Objectives: To examine the self-reported quality of life of maltreated children, shortly after submission of a report to an advice and reporting center on child abuse and neglect, and the extent to which child and maltreatment characteristics were associated with quality of life. Methods: Participants were 228 maltreated children aged 5–16 years (M = 9.99; SD = 3.20) and their primary caregiver. Children completed the Pediatric Quality of Life Inventory. One-sample t-tests were used to compare the self-reported quality of life of the maltreated children with scores from normative populations. Stepwise multiple regression analyses were used to explore whether maltreated children’s age, gender and type of maltreatment were associated with their quality of life, controlling for socio-demographic characteristics. Results: Significant differences were found between the study sample and three different normative populations regarding overall quality of life and the psychosocial health dimension of quality of life, indicating a poorer quality of life and psychosocial health for the maltreated children in this study. In addition, the socio-demographic characteristic of financial problems in the family as reported by the parent(s) was associated with children’s poorer self-reported quality of life. Conclusions: The results of this study suggest that child maltreatment is negatively related to self-reported quality of life. Future research should further address the effects of child maltreatment on quality of life after child protection system interventions.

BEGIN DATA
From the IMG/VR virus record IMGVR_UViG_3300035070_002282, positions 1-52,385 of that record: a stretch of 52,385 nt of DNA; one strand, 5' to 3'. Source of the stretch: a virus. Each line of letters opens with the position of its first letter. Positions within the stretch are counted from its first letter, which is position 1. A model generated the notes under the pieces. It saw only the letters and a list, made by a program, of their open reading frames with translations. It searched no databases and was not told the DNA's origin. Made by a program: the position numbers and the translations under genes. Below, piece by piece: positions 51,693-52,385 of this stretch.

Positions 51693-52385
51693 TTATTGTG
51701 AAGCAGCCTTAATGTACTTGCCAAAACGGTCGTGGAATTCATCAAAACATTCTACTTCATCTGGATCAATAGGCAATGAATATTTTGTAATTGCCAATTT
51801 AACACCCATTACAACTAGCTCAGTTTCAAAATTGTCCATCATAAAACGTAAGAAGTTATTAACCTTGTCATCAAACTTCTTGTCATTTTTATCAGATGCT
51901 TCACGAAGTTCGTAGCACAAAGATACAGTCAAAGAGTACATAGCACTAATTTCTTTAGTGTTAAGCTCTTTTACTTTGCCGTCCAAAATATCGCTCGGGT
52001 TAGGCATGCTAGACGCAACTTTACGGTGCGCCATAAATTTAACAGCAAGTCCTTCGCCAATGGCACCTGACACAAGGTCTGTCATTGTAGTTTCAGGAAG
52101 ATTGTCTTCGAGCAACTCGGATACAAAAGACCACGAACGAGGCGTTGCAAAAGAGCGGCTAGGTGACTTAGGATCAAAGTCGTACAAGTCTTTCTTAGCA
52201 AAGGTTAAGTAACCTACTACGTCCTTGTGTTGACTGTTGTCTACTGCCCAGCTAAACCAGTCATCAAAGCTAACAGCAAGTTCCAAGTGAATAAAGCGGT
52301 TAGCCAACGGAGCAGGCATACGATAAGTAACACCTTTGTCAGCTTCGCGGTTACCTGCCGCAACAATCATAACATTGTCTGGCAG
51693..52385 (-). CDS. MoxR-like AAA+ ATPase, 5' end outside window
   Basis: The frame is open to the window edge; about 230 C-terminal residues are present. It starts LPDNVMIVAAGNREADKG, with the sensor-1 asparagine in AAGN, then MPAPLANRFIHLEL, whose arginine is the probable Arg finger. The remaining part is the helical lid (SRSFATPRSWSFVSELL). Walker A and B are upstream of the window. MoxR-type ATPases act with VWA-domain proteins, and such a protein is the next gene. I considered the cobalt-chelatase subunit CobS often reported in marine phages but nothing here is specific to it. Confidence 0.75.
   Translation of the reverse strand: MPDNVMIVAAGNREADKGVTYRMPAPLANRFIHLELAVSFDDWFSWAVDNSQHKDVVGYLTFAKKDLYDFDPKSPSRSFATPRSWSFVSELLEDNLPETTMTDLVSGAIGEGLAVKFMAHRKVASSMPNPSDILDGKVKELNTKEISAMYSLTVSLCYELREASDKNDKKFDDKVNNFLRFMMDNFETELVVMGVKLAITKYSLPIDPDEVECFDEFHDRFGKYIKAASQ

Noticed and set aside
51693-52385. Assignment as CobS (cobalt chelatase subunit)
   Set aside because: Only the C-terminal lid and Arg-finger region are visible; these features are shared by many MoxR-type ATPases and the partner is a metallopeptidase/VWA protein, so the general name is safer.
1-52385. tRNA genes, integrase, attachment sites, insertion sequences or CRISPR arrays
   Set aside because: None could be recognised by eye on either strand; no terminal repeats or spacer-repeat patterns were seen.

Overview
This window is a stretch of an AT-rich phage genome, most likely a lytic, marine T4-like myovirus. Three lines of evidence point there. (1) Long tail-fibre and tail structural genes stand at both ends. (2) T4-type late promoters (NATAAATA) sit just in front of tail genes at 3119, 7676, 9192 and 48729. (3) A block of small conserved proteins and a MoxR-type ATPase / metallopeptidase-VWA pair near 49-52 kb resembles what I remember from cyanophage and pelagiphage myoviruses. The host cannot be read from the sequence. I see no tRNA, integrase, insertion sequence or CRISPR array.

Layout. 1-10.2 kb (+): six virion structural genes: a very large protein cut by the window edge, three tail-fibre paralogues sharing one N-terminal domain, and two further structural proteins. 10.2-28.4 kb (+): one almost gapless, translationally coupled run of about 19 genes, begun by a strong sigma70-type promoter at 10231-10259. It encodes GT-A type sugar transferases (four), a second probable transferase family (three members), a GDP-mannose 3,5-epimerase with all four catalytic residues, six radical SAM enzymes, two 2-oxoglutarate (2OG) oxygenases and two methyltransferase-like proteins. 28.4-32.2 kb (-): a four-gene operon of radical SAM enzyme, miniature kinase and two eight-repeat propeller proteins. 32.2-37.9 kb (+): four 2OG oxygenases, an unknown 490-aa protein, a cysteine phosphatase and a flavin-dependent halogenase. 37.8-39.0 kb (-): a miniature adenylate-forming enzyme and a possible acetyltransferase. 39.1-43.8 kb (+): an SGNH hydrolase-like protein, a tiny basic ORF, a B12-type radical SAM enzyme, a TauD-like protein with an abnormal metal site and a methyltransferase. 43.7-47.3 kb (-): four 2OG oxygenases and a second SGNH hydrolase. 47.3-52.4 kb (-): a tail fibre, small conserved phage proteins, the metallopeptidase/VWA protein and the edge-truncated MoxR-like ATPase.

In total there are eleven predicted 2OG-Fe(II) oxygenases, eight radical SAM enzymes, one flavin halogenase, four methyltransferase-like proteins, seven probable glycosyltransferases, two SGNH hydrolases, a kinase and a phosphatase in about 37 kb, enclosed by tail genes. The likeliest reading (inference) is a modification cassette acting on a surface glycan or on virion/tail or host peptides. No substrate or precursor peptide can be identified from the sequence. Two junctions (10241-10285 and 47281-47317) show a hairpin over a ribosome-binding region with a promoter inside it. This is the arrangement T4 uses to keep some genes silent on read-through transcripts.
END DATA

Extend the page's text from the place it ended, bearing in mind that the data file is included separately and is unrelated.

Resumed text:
- Quality of Life